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New Horizons Healthy and Full of Data

We’ve just learned that New Horizons is intact and functional, with a ‘phone home’ message at about 1530 UTC that checked off subsystem by subsystem — all nominal — amidst snatches of applause at the Johns Hopkins Applied Physics Laboratory. The solid state recorders (SSR) are full, with pointers indicating that flyby information is there for the sending, even as the spacecraft continues with outbound science. New Horizons will pass behind the Sun in early January, giving us a break in communications for a few days this weekend. Over the next 20 months we will get the entire package from Ultima Thule. Patience will be in order.

Here’s the approach image that was released yesterday.

Image: Just over 24 hours before its closest approach to Kuiper Belt object Ultima Thule, the New Horizons spacecraft has sent back the first images that begin to reveal Ultima’s shape. The original images have a pixel size of 10 kilometers (6 miles), not much smaller than Ultima’s estimated size of 30 kilometers (20 miles), so Ultima is only about 3 pixels across (left panel). However, image-sharpening techniques combining multiple images show that it is elongated, perhaps twice as long as it is wide (right panel). This shape roughly matches the outline of Ultima’s shadow that was seen in observations of the object passing in front of a star made from Argentina in 2017 and Senegal in 2018. Credit: NASA/Johns Hopkins University Applied Physics Laboratory/Southwest Research Institute.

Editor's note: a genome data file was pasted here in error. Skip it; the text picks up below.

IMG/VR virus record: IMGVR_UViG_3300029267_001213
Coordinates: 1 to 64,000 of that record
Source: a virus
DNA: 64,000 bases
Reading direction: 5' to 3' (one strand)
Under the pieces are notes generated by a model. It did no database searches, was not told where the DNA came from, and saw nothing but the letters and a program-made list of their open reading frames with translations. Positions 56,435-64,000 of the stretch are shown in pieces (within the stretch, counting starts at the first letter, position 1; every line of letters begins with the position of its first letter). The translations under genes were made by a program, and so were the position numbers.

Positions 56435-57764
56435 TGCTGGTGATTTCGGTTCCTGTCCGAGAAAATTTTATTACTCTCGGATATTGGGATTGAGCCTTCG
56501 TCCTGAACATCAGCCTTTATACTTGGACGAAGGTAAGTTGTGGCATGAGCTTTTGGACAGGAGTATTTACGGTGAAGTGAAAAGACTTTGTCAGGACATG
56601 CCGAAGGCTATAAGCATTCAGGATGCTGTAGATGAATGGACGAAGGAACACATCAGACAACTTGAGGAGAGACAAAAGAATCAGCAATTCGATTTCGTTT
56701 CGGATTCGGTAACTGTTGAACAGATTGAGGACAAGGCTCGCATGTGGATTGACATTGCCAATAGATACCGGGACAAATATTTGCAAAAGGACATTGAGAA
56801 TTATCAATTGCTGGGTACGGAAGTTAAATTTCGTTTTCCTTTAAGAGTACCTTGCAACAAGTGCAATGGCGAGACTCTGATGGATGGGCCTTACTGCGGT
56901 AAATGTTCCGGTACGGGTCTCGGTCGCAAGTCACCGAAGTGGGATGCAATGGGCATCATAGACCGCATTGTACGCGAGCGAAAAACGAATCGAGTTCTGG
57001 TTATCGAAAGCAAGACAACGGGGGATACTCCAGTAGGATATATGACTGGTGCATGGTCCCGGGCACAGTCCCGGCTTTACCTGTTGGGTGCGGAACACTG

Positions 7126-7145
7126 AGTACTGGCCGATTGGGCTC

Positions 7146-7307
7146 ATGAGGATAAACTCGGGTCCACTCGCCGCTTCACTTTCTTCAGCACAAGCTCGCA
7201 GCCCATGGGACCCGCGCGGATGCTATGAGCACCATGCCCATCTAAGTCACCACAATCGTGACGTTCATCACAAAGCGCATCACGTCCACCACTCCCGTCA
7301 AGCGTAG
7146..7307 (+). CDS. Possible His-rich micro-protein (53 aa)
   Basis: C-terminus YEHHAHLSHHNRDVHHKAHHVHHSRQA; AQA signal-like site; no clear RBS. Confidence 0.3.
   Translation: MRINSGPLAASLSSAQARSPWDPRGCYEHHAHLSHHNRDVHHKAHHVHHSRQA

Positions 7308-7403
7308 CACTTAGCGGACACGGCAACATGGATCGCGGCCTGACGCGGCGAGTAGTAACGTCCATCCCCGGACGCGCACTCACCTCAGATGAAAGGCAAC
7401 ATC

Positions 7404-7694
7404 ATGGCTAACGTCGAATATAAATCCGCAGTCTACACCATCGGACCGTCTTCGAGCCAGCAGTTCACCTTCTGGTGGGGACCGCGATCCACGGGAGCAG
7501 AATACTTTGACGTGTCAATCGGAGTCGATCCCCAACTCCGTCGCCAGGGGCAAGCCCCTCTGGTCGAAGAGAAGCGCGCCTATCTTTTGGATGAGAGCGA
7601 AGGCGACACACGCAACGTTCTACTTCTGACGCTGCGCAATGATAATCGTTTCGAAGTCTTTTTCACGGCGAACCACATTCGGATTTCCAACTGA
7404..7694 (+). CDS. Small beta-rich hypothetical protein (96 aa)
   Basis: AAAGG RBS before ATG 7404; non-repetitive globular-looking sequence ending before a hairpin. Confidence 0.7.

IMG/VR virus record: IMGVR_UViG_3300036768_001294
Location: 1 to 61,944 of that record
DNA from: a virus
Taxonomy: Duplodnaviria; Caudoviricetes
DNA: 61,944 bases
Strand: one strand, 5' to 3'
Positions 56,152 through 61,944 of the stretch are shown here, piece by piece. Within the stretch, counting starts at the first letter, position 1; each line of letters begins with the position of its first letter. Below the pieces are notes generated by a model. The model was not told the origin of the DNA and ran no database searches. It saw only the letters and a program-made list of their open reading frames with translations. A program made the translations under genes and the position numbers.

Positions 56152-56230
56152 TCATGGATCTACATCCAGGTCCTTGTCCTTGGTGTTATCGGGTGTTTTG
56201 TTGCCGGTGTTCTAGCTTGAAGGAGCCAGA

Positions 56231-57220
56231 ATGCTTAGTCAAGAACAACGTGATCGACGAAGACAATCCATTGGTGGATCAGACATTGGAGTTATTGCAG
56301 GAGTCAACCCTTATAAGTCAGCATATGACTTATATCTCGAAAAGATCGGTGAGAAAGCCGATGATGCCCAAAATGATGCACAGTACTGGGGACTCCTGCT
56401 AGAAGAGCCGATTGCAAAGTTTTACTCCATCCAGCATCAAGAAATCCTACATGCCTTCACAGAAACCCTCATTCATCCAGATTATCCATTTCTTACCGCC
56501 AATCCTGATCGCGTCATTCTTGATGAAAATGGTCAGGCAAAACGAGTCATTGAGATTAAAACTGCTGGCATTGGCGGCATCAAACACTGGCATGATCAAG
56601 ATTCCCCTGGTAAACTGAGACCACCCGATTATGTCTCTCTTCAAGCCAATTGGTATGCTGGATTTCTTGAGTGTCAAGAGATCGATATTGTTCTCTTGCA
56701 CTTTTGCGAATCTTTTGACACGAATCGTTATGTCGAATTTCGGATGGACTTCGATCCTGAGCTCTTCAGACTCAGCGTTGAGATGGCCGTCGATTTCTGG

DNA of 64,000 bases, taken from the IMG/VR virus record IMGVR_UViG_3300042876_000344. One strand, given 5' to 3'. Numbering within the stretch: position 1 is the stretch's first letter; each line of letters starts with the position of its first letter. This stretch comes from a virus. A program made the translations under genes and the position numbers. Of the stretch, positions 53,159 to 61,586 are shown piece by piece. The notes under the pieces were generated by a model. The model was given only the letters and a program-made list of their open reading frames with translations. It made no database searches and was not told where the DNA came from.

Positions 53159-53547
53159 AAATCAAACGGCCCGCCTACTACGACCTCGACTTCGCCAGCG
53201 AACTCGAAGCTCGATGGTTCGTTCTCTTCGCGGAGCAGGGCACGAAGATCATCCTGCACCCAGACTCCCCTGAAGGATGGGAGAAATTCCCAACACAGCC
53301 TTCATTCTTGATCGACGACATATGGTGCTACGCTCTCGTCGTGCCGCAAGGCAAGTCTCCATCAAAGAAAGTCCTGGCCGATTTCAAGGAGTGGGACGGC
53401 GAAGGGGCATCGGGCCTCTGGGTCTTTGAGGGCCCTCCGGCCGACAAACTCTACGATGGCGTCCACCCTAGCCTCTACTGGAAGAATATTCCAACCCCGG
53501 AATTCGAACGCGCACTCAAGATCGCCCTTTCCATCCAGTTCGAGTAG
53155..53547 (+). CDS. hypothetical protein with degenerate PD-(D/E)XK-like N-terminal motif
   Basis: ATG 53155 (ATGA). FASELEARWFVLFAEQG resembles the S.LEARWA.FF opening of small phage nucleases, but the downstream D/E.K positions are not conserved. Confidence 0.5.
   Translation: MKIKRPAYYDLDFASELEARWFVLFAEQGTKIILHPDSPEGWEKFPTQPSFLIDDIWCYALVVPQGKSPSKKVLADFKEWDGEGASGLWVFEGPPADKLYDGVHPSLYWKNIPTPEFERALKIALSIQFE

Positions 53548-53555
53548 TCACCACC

And here’s the best approach image, released a few minutes ago at the press briefing.

The bi-lobate structure is obvious, but is it a single object or two in tight orbit of each other? We should have the answer to that question in an image that will be released tomorrow. Project scientist Hal Weaver displayed the slide below showing the shape and spin of Ultima. The lack of lightcurve is explained by New Horizons approaching along the line of polar rotation.

Some background thoughts:

Ultima Thule has pushed New Horizons to its limits. Mission principal investigator Alan Stern put it best at yesterday’s mid-afternoon news conference when he noted “We are straining at the capabilities of this spacecraft. There are no second chances for New Horizons.”

If the primary mission had been the long-studied flyby of Pluto/Charon, whose orbit had the benefit of decades of analysis, Ultima Thule presented controllers with an object not known until 2014, when it was discovered as part of the deliberate hunt for a Kuiper Belt object within range. Thus much about the orbit was unknown, making for what Stern described as a ‘tough intercept.’ Factor in the increased distance from the Sun far beyond Pluto and its effects on lighting conditions, as well as a power generator now producing less wattage because of its age.

Fortunately, LORRI, the Long Range Reconnaissance Imager, had spotted Ultima as far back as August 16 and the spacecraft had been imaging the object ever since, using long exposure times and co-adding procedures in which multiple optical navigation images are layered over each other, until in the last month of the approach the motion of the target could be seen, as mission project manager Helene Winters showed graphically at the same news event. Hazards like moons and rings were ruled out and the optimal trajectory, with approach to within 3500 kilometers, was available. If all went well, the early imagery will give way to fine detail.